This has been compounded by a No 10 obsession with a flawed Net Zero policy. It is no exaggeration to say that the UK could have avoided much of the cost of living crisis so far had we prepared properly for the journey to Net Zero. The Government has chosen the most expensive route and left us with energy security in tatters, gifting power to Russia and other unsavoury regimes.
The UK constitutes is less than 3 percent of global GDP. It therefore could have achieved 100 percent Net Zero emissions and not moved the dial on climate change, but simultaneously destroying the prosperity of our people and the economy.
The vast majority of our energy remains based on gas, but the government have neglected to allow us to produce it. We thus rely on imports, despite there being beneath our feet vast reserves of British natural shale gas. Aside from this, the only credible, ultimate solution to a Net Zero future is nuclear power. And yet we have allowed our nuclear industry to atrophy.
The “green” energy industry is a fallacy. Wind is unreliable, requiring the burial of non-recyclable turbine blades while electric vehicles lack infrastructure and will require the disposal of millions of toxic batteries. Meanwhile, the Government have largely ignored and failed to pursue hydrogen fuel for vehicles.
Contrary to the government’s apologists, all of the recent energy price increases were baked in before the Ukraine conflict and are attributable to government policy. This is not just disingenuous, it is unforgivable economic mis-management.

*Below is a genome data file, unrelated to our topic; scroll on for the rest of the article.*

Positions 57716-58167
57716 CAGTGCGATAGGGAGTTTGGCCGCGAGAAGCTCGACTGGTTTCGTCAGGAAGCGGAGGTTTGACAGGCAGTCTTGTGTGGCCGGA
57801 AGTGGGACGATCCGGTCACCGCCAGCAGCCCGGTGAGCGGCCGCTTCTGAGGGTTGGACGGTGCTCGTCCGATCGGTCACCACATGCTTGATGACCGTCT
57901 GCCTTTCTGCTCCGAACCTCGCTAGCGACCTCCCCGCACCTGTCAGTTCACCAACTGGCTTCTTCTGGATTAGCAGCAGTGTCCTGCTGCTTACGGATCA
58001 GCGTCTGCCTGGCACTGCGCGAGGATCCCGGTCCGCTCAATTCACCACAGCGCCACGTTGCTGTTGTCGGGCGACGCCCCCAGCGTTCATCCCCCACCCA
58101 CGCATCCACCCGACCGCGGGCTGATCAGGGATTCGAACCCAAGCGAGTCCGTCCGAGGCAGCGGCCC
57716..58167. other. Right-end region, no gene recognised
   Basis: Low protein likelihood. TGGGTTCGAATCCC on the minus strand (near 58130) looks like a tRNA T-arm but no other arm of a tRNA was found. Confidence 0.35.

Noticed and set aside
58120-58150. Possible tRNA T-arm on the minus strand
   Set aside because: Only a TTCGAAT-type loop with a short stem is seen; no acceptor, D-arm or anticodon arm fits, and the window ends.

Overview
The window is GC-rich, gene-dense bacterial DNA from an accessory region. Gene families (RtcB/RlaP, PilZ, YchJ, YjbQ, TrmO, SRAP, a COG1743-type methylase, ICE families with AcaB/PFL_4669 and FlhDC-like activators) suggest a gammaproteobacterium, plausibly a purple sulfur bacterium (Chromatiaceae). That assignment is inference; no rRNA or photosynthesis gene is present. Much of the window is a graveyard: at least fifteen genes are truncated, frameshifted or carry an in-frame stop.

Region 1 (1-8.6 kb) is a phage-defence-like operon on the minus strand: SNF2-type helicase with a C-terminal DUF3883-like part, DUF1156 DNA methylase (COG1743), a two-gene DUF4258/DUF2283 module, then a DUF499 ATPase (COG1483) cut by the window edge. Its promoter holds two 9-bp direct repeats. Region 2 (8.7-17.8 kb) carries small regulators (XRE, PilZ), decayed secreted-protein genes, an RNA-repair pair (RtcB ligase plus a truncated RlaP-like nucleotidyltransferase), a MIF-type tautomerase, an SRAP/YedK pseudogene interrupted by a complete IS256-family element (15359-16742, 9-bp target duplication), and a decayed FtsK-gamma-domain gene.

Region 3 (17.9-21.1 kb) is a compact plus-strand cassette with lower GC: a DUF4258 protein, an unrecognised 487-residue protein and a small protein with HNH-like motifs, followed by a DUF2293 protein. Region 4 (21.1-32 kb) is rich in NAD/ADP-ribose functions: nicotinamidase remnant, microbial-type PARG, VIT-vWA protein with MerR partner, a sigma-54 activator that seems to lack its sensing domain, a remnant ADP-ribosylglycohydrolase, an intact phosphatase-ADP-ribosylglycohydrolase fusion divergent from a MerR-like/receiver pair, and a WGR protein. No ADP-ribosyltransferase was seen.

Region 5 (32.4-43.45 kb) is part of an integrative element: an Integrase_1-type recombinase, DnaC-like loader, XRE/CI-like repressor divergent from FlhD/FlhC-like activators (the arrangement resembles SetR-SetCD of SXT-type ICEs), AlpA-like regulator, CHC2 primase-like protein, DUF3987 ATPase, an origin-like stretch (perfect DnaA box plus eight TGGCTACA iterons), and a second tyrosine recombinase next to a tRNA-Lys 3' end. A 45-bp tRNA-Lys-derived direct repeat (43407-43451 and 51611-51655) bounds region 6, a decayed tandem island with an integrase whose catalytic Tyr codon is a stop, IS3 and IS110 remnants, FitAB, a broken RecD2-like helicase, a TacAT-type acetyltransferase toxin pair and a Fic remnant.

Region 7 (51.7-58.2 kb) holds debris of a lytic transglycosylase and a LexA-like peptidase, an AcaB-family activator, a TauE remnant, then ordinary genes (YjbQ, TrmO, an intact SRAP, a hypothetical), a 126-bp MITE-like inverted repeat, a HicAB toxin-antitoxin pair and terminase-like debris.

Aside from this specific litany of economic mis-management, the Independent Business Network of family owned and/or run businesses, which are typical of 83 percent of UK businesses, are furious at the failure of government, in particular the Treasury, to capitalise on the opportunities for growth afforded by Brexit.
Instead of adding to an overweening Whitehall machine, the Government should be aiming for growth.
It is vital that key tax rates are cut for business in order to allow investment and boost tax receipts. Rather than increasing Corporation Tax, it should be cut from its current level and a signal given for further cuts until 15 percent is reached, with a view to withdrawing from the recent international, protectionist regime, and eliminating it altogether. This is a tax which is paid by British business and largely avoided by multi-nationals.